WILLMAR -- The need for Rice trust fund grants to help eligible patients pay their hospital bills continues to outstrip the amount of money available.
Last year the 78-year-old fund issued $88,000 worth of grants on behalf of 106 individual applicants. So far during 2010, the Rice trust fund has paid $23,000 in grants that benefited 57 patients.
"We have applicants far exceeding the level of money we can give right now," said Carol Hruby, vice president of Bremer Investment Management and Trust, which oversees the Cushman A. Rice trust for the city of Willmar and Rice Memorial Hospital.
Bremer officials met Friday with the Rice Hospital Board finance committee to review the annual Rice trust fund report.
It's unlikely that Cushman Rice, a career soldier and globetrotting traveler whose family money helped endow the construction of Rice Memorial Hospital in the 1930s, could have envisioned how the trust fund -- or the need for it -- would grow. The trust was created in 1932 after Rice died. The terms of his will stipulated that the interest from the trust's bond investments be used "to help pay for operations and hospital attendance for poor and needy persons at the Rice Memorial Hospital."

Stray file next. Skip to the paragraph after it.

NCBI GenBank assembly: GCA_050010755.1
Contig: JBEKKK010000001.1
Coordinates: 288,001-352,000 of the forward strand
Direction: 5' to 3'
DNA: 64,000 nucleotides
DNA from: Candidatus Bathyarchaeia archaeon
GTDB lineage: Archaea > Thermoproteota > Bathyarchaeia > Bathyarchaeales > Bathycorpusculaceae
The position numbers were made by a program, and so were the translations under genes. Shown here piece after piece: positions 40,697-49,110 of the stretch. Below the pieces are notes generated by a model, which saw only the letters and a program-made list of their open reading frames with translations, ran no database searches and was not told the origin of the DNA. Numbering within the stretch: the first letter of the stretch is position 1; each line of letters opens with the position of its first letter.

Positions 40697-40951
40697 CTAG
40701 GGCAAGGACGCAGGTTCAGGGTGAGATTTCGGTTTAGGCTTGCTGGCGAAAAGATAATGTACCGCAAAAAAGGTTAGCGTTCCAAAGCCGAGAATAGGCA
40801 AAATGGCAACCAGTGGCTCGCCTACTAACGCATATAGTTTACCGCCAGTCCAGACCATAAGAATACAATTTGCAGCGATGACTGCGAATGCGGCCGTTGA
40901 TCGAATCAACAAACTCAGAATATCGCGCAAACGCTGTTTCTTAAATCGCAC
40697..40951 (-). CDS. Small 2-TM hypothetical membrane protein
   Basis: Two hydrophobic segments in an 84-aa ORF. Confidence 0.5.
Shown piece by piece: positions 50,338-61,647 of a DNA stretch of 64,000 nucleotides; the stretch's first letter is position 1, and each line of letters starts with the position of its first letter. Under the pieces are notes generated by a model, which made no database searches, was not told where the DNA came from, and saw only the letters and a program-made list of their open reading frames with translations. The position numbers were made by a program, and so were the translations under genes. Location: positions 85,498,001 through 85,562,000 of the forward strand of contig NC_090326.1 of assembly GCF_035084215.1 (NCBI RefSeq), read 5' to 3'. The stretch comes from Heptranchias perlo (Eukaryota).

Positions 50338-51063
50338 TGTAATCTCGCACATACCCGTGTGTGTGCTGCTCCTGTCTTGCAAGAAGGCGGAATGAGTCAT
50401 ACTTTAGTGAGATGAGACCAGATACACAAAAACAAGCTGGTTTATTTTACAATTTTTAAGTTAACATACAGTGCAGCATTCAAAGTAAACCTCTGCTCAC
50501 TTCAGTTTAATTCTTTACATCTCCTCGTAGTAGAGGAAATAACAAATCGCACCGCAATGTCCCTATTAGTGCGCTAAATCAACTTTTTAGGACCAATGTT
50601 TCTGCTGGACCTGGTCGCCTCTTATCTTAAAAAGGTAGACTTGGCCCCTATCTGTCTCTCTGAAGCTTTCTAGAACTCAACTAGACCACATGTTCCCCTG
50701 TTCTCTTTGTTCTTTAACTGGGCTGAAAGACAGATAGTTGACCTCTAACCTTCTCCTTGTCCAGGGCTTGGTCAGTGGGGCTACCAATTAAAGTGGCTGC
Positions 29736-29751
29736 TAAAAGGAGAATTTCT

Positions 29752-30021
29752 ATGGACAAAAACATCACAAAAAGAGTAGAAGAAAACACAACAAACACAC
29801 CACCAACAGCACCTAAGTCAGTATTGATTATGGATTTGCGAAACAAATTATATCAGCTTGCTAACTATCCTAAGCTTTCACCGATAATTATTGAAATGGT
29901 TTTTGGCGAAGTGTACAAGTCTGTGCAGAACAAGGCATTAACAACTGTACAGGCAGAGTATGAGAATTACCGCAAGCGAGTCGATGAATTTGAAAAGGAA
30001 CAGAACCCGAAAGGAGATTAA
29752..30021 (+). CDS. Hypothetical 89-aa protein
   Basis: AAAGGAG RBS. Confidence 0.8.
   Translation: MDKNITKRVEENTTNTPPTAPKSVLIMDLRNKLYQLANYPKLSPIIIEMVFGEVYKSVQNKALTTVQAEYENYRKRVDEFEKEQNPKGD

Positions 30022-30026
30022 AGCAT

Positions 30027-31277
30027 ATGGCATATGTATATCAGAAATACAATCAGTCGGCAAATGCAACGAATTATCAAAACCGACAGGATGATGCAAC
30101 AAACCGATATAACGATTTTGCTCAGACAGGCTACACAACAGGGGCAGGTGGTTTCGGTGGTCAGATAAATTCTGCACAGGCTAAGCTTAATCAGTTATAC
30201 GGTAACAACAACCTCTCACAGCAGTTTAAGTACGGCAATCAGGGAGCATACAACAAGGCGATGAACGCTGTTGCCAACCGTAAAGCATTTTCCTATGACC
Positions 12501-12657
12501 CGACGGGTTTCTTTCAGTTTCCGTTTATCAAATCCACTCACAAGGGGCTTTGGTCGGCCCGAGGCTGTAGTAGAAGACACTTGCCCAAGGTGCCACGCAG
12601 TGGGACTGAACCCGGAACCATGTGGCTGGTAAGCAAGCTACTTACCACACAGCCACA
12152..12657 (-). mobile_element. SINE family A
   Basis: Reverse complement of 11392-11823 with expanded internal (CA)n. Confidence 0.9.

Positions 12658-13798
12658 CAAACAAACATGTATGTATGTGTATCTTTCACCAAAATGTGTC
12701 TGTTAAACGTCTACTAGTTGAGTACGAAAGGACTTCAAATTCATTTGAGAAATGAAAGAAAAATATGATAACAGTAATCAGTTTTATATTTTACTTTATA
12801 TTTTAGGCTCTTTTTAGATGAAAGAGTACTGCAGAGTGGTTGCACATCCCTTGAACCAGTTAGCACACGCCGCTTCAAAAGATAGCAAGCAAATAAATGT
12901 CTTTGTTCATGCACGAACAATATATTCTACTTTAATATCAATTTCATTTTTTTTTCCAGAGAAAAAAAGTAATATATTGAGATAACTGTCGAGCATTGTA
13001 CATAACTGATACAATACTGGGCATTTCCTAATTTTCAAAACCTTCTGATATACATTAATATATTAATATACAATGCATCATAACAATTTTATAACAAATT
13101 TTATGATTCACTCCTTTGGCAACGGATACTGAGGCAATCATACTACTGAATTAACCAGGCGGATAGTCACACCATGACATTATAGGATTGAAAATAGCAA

There's now a formal application process and income guidelines to determine who is eligible to be considered for a grant.
As of April 30, the fund had grown to a market value of $2.4 million. Its holdings include mineral rights on land in Minnesota and North Dakota that once belonged to the Rice family.
A conservative approach to investing helped preserve the fund and blunt the effect of ups and downs in the financial markets this past year, said Jim McCourtney, senior portfolio manager with Bremer.
"We continue to work the portfolio every day," he said.
Rice Hospital and Bremer are still waiting for a ruling from the Internal Revenue Service to reclassify the trust as a charitable organization.
A change in the tax code caused the trust fund to be categorized as a private foundation at the beginning of 2008, a move that required it to pay a tax on its investment earnings and distribute 5 percent of its market value each year in grants. Fearing this would erode the bulk of the trust over time, Bremer and Rice petitioned the court last year to make some changes to its structure, allowing it to return to its former status.
Hruby said the request to the IRS is still "in limbo" but told finance committee members it will likely be accepted.